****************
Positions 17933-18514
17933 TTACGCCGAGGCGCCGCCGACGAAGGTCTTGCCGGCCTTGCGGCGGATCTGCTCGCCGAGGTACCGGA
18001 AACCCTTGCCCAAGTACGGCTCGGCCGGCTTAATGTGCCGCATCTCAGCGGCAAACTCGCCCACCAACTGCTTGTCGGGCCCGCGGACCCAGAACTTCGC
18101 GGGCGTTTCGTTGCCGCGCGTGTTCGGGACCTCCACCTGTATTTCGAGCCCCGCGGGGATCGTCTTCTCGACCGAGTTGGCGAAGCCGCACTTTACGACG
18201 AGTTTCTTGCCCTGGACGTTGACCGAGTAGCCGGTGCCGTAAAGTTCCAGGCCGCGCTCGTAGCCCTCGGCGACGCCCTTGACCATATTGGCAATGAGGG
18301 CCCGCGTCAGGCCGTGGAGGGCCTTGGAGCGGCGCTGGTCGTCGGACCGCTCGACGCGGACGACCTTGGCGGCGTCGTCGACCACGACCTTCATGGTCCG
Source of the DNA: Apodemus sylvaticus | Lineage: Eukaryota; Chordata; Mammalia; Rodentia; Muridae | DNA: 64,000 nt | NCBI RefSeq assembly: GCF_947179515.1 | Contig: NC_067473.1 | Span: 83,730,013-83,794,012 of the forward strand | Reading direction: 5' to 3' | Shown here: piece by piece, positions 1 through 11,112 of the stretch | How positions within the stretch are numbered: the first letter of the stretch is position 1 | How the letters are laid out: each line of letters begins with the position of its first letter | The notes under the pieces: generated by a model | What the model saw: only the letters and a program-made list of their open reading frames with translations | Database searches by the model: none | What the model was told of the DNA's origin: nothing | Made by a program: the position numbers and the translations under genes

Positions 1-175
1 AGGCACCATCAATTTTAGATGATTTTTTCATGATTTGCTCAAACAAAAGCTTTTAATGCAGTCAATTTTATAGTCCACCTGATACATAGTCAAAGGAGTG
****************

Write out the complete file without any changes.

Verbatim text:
Positions 17933-18514
17933 TTACGCCGAGGCGCCGCCGACGAAGGTCTTGCCGGCCTTGCGGCGGATCTGCTCGCCGAGGTACCGGA
18001 AACCCTTGCCCAAGTACGGCTCGGCCGGCTTAATGTGCCGCATCTCAGCGGCAAACTCGCCCACCAACTGCTTGTCGGGCCCGCGGACCCAGAACTTCGC
18101 GGGCGTTTCGTTGCCGCGCGTGTTCGGGACCTCCACCTGTATTTCGAGCCCCGCGGGGATCGTCTTCTCGACCGAGTTGGCGAAGCCGCACTTTACGACG
18201 AGTTTCTTGCCCTGGACGTTGACCGAGTAGCCGGTGCCGTAAAGTTCCAGGCCGCGCTCGTAGCCCTCGGCGACGCCCTTGACCATATTGGCAATGAGGG
18301 CCCGCGTCAGGCCGTGGAGGGCCTTGGAGCGGCGCTGGTCGTCGGACCGCTCGACGCGGACGACCTTGGCGGCGTCGTCGACCACGACCTTCATGGTCCG
Source of the DNA: Apodemus sylvaticus | Lineage: Eukaryota; Chordata; Mammalia; Rodentia; Muridae | DNA: 64,000 nt | NCBI RefSeq assembly: GCF_947179515.1 | Contig: NC_067473.1 | Span: 83,730,013-83,794,012 of the forward strand | Reading direction: 5' to 3' | Shown here: piece by piece, positions 1 through 11,112 of the stretch | How positions within the stretch are numbered: the first letter of the stretch is position 1 | How the letters are laid out: each line of letters begins with the position of its first letter | The notes under the pieces: generated by a model | What the model saw: only the letters and a program-made list of their open reading frames with translations | Database searches by the model: none | What the model was told of the DNA's origin: nothing | Made by a program: the position numbers and the translations under genes

Positions 1-175
1 AGGCACCATCAATTTTAGATGATTTTTTCATGATTTGCTCAAACAAAAGCTTTTAATGCAGTCAATTTTATAGTCCACCTGATACATAGTCAAAGGAGTG